Shepherd Primary

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About Shepherd Primary

Name Shepherd Primary
Ofsted Inspections
Headteacher Mrs Claire Foad
Address Shepherd’s Lane, Rickmansworth, WD3 8JJ
Phone Number 01923773478
Phase Primary
Type Community school
Age Range 3-11
Religious Character Does not apply
Gender Mixed
Number of Pupils 230
Local Authority Hertfordshire
Highlights from Latest Inspection

What is it like to attend this school?

Pupils like being part of a school where everyone knows each other. They make some good friendships in their time here. They enjoy practical work in science, looking at artefacts in history, playing percussion instruments in music and using the hall equipment in physical education lessons.

Children in the early years relish the extensive outdoor learning area. Pupils talk positively about having trips and visitors into school to bring learning to life.

Pupils enjoy the range of subjects they study.

They are clear as to what teachers expect from them in lessons. Pupils take pride in their work and want to do their best. They are keen to earn house points.
Pupils participate in a range of extra-curricular clubs. These include football for boys and girls, cookery, and arts and crafts. Pupils are starting to take on more leadership roles, such as caring for the environment.

Pupils usually cooperate well. They know the school rules. They have trusted adults to talk to if they have concerns about bullying.

Pupils do believe that most adults sort out problems and that pupils feel safe. However, some pupils report that not all adults follow up behaviour incidents in the same way.

What does the school do well and what does it need to do better?

Leaders have an ambitious curriculum in place.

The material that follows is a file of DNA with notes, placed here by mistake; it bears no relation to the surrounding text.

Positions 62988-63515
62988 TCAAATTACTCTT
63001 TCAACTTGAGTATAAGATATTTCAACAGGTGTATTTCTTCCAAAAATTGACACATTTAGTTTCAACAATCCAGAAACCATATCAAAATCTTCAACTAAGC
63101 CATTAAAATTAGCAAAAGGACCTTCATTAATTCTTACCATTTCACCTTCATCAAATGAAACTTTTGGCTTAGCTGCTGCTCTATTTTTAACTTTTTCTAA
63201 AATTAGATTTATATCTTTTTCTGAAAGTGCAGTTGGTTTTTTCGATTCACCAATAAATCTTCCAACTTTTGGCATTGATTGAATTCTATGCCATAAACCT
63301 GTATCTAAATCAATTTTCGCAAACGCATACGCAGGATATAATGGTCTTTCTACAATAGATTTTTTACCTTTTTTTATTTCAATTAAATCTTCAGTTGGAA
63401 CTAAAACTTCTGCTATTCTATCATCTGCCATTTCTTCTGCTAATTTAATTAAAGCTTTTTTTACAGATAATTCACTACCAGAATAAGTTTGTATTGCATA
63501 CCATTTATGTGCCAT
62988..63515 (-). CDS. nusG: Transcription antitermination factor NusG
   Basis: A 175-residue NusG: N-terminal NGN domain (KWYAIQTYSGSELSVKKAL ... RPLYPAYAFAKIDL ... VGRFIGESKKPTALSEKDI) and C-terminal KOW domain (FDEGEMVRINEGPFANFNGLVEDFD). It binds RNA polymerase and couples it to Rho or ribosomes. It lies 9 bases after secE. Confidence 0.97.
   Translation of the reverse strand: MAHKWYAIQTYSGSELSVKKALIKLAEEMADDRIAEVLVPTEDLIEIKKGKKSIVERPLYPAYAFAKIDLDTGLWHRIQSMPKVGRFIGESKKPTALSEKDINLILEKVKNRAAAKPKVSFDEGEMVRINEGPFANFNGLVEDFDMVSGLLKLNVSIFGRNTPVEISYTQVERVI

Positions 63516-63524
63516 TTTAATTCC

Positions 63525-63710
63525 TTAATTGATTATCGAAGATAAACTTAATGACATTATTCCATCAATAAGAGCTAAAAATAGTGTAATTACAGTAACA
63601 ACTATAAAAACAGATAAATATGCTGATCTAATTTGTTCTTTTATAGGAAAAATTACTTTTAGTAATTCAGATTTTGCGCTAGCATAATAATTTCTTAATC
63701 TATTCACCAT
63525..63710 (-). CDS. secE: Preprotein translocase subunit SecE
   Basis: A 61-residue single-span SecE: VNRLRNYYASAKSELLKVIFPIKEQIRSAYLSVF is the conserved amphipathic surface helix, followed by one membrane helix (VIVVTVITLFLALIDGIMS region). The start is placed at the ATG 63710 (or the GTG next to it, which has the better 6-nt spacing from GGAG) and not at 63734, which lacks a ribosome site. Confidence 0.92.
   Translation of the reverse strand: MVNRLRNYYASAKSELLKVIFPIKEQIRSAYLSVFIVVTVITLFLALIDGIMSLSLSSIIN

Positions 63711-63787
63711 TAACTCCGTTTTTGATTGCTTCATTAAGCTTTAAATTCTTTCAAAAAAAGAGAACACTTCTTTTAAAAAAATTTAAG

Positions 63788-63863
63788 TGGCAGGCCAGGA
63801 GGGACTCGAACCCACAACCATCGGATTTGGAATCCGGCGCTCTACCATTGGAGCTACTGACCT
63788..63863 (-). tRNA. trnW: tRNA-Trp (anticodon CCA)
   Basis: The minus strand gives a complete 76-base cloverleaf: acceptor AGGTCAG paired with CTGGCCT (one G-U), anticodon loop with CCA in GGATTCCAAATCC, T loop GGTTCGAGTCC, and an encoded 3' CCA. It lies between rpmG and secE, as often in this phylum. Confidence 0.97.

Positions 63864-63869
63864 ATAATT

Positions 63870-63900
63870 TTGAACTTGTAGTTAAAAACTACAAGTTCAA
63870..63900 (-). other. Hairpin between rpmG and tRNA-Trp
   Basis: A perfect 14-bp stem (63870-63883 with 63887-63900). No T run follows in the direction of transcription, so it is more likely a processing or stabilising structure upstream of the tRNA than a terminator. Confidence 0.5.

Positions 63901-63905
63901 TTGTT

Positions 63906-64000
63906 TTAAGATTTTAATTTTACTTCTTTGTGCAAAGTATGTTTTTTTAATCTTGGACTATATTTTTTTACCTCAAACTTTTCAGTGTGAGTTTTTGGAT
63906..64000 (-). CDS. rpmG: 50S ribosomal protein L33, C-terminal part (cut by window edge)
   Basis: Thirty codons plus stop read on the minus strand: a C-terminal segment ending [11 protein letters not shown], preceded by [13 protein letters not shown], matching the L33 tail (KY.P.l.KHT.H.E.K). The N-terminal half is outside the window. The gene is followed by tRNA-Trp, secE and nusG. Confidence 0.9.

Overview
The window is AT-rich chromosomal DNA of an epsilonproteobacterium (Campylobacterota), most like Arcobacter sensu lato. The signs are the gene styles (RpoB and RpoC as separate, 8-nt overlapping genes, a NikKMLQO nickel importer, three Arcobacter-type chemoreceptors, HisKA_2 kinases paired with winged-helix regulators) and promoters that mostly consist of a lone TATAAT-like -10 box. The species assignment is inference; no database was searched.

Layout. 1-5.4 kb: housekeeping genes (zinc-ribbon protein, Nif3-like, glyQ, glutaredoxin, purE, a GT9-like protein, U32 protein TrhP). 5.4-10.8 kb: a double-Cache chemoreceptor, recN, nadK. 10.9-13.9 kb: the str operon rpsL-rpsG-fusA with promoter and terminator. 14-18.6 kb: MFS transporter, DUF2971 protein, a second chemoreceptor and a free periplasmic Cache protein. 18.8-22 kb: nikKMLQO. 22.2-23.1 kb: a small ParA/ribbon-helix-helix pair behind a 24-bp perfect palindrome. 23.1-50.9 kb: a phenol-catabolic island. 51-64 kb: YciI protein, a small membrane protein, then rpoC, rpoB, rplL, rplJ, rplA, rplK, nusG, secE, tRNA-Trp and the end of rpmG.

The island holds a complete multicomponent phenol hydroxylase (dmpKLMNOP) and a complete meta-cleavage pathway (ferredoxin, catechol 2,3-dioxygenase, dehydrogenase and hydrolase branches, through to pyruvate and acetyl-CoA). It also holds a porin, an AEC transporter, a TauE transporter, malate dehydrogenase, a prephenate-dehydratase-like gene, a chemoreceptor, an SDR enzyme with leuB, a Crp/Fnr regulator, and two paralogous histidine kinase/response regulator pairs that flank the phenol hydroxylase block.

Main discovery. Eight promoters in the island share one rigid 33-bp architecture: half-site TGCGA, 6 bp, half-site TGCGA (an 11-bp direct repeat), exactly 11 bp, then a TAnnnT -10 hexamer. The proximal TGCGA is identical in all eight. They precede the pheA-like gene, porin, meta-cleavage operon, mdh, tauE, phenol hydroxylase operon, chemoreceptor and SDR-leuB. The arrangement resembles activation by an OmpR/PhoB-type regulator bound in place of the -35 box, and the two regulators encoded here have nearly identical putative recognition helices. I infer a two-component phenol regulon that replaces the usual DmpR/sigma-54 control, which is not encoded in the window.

Teachers know the breadth of knowledge they need to teach pupils. Leaders have ensured that this knowledge builds year on year from as soon as pupils start school.

Children in the early years make a positive start to school.

They quickly learn to read. They know the letter sounds relevant for their age. Teachers ensure that children develop a good understanding of number and shape.

Skilful adults check that children have time to rehearse new learning. They provide engaging activities to excite and fascinate the children about the world around them. Adults also know how to prepare children for their future learning.

As a result, children are ready for the move up to Year 1.

As pupils progress through school, leaders check that teachers deliver the agreed curriculum knowledge. Teachers adapt activities to meet the needs of their class, including for pupils with special educational needs and/or disabilities (SEND).

Adults provide additional support in class for pupils with SEND. Teachers address any misconceptions pupils may have. As a result, pupils achieve well.

Leaders are in the process of refining some foundation subjects. This is to ensure pupils are taught and retain the most important subject knowledge. Some pupils therefore still have gaps in key knowledge in these subjects.

Leaders prioritise daily reading activities. Staff follow a clearly structured approach to teach reading. Once pupils know letter sounds, they quickly and successfully move on to reading books matched to their reading stage.

Pupils have regular opportunities to read and practise the sounds they have learned. Teachers check if pupils need help with reading and provide support. As a result, most pupils become fluent and independent readers as they move up through the school.

However, a few older pupils who find reading tricky still have gaps in their reading knowledge. They are not catching up as quickly as they need to.